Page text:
By Joel Burgess
The United States needs to help the middle class, not wealthy "deal makers" with its tax policies, U.S. Senate candidate Elaine Marshall said Friday.
Marshall, who is up against incumbent Republican Sen. Richard Burr, told the Citizen-Times editorial board she supports repealing tax cuts for the wealthiest Americans and that the stimulus was working to create jobs.
Marshall, currently N.C. secretary of state, addressed issues from pay inequality for women to today's harsh tenor in politics. She also spoke about her accomplishments as secretary of state, modernizing the system of approving lending documents that once took 100 days and going after makers and importers of counterfeit goods.
But she spent much of her time talking about fixing the economy while not balancing the budget "on the backs of middle-class folks."
"The gap between the rich and the poor in the last 30 years has grown ever wider and the resolve to do anything about it has grown narrow," Marshall said.
Congress faces a decision later this year whether to continue tax cuts enacted under President George W. Bush, which expire Dec. 31.
The cuts lowered regular income tax rates and resulted in even lower tax rates for capital gains -- like selling stock at a profit -- and dividends.
Burr favors keeping the cuts, saying they would provide marketplace stability and encourage businesses to hire more people.
But Marshall said she favors only keeping the tax cuts for the middle class and poor. The wealthy need to pay their fair share, she said, especially "deal makers" who make $1 billion a year in some cases while creating no jobs.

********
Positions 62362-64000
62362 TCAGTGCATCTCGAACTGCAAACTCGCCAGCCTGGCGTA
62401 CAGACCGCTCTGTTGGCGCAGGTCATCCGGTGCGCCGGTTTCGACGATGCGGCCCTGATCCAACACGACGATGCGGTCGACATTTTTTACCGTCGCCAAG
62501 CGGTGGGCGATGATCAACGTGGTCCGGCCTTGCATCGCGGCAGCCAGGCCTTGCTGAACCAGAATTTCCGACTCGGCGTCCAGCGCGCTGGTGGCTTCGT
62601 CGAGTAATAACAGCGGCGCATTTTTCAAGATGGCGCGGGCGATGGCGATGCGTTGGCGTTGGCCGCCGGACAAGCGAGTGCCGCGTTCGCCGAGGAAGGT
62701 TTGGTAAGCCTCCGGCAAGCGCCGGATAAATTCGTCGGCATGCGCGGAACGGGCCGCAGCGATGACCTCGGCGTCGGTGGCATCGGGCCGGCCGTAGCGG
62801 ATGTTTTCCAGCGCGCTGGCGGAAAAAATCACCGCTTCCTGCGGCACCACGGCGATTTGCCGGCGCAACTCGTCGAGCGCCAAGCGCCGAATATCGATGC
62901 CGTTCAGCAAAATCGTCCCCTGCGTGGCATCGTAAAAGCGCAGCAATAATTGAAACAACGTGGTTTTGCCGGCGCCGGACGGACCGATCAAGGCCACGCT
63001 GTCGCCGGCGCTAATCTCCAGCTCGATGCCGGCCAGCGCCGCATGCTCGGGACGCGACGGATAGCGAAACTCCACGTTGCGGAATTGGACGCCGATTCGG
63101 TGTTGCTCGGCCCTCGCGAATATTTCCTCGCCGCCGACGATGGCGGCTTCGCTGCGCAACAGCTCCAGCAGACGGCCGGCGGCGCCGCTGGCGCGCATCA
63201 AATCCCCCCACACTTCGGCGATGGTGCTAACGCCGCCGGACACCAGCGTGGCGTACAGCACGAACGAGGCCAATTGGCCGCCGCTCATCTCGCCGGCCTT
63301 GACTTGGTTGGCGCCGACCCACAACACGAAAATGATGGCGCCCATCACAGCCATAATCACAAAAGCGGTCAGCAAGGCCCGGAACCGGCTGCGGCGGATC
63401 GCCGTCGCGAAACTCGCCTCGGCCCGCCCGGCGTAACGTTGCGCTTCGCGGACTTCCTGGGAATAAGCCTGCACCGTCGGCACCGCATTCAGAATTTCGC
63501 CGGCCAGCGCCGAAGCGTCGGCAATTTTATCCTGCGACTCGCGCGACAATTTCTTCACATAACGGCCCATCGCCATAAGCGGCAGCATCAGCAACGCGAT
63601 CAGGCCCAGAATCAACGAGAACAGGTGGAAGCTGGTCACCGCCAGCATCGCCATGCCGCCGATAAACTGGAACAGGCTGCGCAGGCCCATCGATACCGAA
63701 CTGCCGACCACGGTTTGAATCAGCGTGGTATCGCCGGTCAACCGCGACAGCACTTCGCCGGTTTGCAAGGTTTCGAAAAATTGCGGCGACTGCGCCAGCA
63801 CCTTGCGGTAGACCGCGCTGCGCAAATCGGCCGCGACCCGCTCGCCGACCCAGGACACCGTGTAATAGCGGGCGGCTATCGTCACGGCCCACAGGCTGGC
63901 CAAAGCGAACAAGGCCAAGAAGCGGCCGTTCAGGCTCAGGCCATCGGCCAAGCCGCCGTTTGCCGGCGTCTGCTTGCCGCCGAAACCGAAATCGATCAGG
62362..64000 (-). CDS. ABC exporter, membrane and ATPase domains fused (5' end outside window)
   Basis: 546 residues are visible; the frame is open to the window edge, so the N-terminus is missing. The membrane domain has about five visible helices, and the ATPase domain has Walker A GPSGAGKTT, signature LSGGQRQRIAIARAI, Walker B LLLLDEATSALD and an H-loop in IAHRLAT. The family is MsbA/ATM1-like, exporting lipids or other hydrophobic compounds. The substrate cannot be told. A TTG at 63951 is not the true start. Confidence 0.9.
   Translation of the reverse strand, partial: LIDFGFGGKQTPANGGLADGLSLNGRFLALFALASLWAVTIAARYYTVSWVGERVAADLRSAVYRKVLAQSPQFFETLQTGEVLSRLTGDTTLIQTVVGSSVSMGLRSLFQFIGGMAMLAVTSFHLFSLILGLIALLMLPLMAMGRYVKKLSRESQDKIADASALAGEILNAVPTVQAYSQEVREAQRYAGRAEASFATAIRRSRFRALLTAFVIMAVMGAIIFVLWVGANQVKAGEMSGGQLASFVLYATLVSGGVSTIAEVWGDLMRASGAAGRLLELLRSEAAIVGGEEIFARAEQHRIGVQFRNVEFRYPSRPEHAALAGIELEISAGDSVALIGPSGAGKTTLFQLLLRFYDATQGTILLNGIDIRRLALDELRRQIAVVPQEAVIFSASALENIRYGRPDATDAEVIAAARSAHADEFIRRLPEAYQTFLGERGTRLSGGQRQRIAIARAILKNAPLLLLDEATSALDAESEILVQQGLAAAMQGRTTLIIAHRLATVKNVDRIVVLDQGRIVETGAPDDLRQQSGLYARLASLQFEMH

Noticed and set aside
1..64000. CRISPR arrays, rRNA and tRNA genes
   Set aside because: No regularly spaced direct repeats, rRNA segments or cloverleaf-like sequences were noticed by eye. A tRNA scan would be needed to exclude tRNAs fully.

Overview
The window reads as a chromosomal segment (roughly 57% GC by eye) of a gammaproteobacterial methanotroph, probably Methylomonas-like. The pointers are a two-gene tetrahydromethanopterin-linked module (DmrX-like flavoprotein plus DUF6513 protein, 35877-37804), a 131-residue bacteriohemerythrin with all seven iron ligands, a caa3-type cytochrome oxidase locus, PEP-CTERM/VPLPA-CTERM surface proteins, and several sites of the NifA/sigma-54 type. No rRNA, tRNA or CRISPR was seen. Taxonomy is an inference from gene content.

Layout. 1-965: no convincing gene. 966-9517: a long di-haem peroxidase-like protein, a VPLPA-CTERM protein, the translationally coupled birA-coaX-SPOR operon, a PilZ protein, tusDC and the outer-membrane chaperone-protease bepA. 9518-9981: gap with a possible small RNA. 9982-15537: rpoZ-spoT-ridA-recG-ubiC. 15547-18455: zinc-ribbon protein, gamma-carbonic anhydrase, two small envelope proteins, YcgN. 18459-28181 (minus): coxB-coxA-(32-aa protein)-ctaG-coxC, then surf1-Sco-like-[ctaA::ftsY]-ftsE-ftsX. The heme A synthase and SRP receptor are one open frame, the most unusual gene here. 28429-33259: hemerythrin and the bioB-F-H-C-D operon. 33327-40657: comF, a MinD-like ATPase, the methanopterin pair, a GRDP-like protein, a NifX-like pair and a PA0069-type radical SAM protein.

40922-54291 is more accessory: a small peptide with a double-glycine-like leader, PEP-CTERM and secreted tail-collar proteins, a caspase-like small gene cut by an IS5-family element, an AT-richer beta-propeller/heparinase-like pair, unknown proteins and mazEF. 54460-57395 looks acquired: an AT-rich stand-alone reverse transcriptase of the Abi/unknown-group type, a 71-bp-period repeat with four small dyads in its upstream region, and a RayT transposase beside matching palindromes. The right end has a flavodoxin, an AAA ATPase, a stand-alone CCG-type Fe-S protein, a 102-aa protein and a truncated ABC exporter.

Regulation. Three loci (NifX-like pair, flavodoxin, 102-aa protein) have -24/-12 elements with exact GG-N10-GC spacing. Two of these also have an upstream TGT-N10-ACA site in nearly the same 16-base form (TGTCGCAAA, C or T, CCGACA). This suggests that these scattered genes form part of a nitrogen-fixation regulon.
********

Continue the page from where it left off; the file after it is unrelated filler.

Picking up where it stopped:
"We really have gone to rewarding quick deals and not hard work in this country, and I think that is wrong and our priorities need to change on that," she said.
Further adding to the nation's financial burden is the war in Afghanistan, she said.
The U.S. should stop spending money on nation-building and withdraw the military as much as possible, she said.
The North American Free Trade Agreement, which many have panned as harming U.S. industry and workers, would be "very difficult" to repeal, she said, but should be revisited. China, meanwhile, which imposes strict measures on imports and foreign businesses operating there, was also hurting the U.S. economy but would have to be dealt with more skillfully since they hold much of our debt, she said.
Marshall said she opposed the massive aid package for banks but thought the federal stimulus program was working, despite criticism that it has led to a soaring deficit without adding much to private sector jobs.
She cited expansions at battery manufacturer Celgard in Charlotte and semiconductor maker Cree in Research Triangle Park.
"I do know that stimulus money has helped move those projects forward."